‘It doesn’t even have to be business; it could be life lessons. I think it’s pretty telling. What did they do afterward?’ she says. ‘How did they overcome that? I always look for somebody who’s very comfortable admitting when something didn’t work out.’

People always like to tell you about their successes, she explains, but they don’t always want to tell you what didn’t work out so well for them.

Bluemercury CEO Marla Malcolm Beck

As Business Insider previously reported, luxury beauty retailer Bluemercury CEO Marla Malcolm Beck’s interviews tend to only take seven to 10 minutes.

She has on query she likes to ask in particular, she previously told Adam Bryant of The New York Times.

Her question for potential hires is: ‘What’s the biggest impact you had at your past organisation?’

‘It’s important that someone takes ownership of a project that they did, and you can tell based on how they talk about it whether they did it or whether it was just something that was going on at the organisation,’ she told Bryant.

Jigsaw head of research and development Yasmin Green

Yasmin Green, head of research and development at Jigsaw, Alphabet’s tech incubator formerly known as Google Ideas, wants to hire creative, independent thinkers, so she gets candidates to think on their feet by asking them how they’d manage an imaginary ice-cream stand.

‘I’m curious to see how people deal with ambiguity and whether they can have fun while thinking on their feet,’ she says.

Green says that to land a job at Google, you also need to ‘be prepared to challenge the premise of the question.’

Source: https://www.businessinsider.com.au/favorite-interview-questions-highly-successful-bosses-2017-7#/#tesla-and-spacex-ceo-elon-musk-1

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As a soon-to-be college grad, I know that the world of work can catch you unawares. In preparing for the job search, I’ve found that experienced professionals often have a lot of great advice to dispense (also some not-so-great advice, but that’s an article for another day).

And it’s true that sometimes the wisest tips don’t come from experts, but from real people with real stories. So, with that in mind, The Muse team asked the LinkedIn community what wisdom they’d bestow on recent grads.

And upon reading all the tips, I couldn’t help but think that anyone—and really everyone—should read them, too. So with no further ado, here are my favorites:

1. Remember These Four Words

Be positive, principled, pro-active, and productive.

2. Discover Yourself

Consider this job a journey to learn about yourself. The purpose is to grow as a human being; to discover what you’re good at, what you love to do, and what you dislike.

Discover your why, and you’ll become happier and more passionate in life!

3. Be Open to Change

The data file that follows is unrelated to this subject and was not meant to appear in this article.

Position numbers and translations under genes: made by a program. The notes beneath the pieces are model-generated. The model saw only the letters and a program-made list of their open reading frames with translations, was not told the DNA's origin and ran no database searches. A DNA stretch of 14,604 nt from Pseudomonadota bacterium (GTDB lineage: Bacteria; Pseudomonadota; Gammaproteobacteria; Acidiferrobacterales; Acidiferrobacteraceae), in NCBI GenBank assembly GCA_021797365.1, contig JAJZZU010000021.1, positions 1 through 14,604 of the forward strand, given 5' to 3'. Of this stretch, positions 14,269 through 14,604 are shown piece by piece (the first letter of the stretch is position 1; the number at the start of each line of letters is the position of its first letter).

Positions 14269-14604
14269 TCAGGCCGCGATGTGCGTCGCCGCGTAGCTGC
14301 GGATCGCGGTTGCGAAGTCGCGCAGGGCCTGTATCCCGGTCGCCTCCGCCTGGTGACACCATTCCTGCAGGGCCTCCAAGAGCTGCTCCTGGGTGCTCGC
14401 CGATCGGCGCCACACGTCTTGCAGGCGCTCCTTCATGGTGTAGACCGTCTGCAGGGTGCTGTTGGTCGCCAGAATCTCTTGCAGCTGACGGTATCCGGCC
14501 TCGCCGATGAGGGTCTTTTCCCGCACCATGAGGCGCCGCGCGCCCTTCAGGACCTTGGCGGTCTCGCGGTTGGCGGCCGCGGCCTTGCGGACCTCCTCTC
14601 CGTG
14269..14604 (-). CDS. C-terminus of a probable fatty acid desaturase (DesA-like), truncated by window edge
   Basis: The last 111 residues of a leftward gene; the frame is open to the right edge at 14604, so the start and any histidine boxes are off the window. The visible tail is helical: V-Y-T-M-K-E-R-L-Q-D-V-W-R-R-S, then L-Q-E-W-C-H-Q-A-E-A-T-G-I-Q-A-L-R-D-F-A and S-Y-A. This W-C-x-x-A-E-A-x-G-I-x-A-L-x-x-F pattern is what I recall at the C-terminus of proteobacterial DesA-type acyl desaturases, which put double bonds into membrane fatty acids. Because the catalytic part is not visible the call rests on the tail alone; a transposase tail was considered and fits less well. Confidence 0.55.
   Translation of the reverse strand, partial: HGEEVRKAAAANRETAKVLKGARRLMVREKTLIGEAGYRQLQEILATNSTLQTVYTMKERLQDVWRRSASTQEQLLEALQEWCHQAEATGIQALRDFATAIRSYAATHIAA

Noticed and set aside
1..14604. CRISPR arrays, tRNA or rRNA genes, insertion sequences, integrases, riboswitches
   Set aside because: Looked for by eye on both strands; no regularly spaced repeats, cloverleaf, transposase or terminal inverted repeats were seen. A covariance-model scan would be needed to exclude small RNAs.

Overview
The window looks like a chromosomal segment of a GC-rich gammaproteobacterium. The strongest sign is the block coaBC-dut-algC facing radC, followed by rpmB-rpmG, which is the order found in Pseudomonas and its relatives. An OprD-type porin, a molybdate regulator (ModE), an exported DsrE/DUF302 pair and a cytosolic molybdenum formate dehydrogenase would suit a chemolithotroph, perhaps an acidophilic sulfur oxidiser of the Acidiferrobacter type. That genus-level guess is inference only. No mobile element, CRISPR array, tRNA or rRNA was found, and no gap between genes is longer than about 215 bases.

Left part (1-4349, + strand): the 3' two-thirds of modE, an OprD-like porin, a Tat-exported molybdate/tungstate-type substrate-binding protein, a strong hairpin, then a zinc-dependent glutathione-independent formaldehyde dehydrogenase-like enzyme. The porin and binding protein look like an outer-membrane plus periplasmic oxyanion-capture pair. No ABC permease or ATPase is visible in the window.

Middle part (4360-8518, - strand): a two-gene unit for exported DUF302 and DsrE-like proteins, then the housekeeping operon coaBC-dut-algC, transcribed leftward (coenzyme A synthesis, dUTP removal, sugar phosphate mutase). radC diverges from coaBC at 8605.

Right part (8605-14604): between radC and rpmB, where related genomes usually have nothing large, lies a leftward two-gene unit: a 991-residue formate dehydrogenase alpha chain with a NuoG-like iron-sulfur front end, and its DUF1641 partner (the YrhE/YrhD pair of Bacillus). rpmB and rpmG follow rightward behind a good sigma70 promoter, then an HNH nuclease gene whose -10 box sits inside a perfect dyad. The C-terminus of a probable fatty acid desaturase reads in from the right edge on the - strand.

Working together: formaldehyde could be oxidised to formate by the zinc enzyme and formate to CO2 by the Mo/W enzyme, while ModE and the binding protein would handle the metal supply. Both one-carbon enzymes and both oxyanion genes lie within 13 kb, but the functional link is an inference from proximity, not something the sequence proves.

Don’t get discouraged when a job you really want does not pan out for you. It just opens up doors to other opportunities.

4. Don’t Hide From Mistakes

Be honest. Not sure about something? Ask questions. Screwed up? Own up!

I’ve always valued someone willing to learn, and we do that in different ways. I’ll always highly regard someone willing to be honest about their mistakes because we learn from those just as much as our successes!

5. Keep Moving Forward

Learn to hear feedback and never let it fester. Instead consider it, take what works, and move on.

6. Learn From Everything

Remember every moment is an opportunity to learn from everyone around you, no matter their title.

Pay attention when things go well; pay extra attention when they don’t, and watch how people react to it. Build relationships with the people who face problems by being their solution.

7. Make Connections

Your biggest asset is your network.

8. Be Patient

Networking + Resilience = Success

It won’t be easy but you have to start somewhere. This is just the first step on the stairwell, so don’t give up, and know that the best is yet to come!

9. Utilize Your Co-workers

Don’t be intimidated by your colleagues and superiors!

Remember that they were once in your shoes when they began their careers. Leverage their knowledge and experience and find ways to take what worked for them and adapt it to work for you.

10. Treat Everyone With Respect

Speak when you walk into the office everyday. Say good morning to your boss and peers as you walk past their offices, smile at janitors and receptionists in your office.

Don’t be so focused on getting ahead that it’s all business all the time. Treating people with humanity and integrity is most important.

11. Keep Your Own Counsel

Don’t assume that a co-worker won’t repeat your criticisms of a colleague. When asked how you feel about individuals in the office, be open and vague with your answers.

Always reserve judgment on your co-workers until you have enough time to make up your own mind.

12. Prepare for the Future

Develop good time management habits early on. Your workload will only increase with time, and so will your responsibilities. Be ready when they do.

From making the right impression to getting a handle on time management, a new work environment can be tricky to navigate. And, that goes for anyone, no matter how high up the ladder you are.
Source: https://www.themuse.com/advice/12-pieces-of-advice-for-new-grads-that-everyone-should-take
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THE security company that was at the forefront of cleaning up Newcastle’s violent reputation has merged with another city firm and ramped up its training component in a move it says gives city businesses a first-of-its-kind security offering.

Holistic Security, led by Ben Dewson and Charles Hall and specialising in providing security staff to leading city clubs, has merged with Balance Security Solutions, which focuses on security technology, alarms and patrols.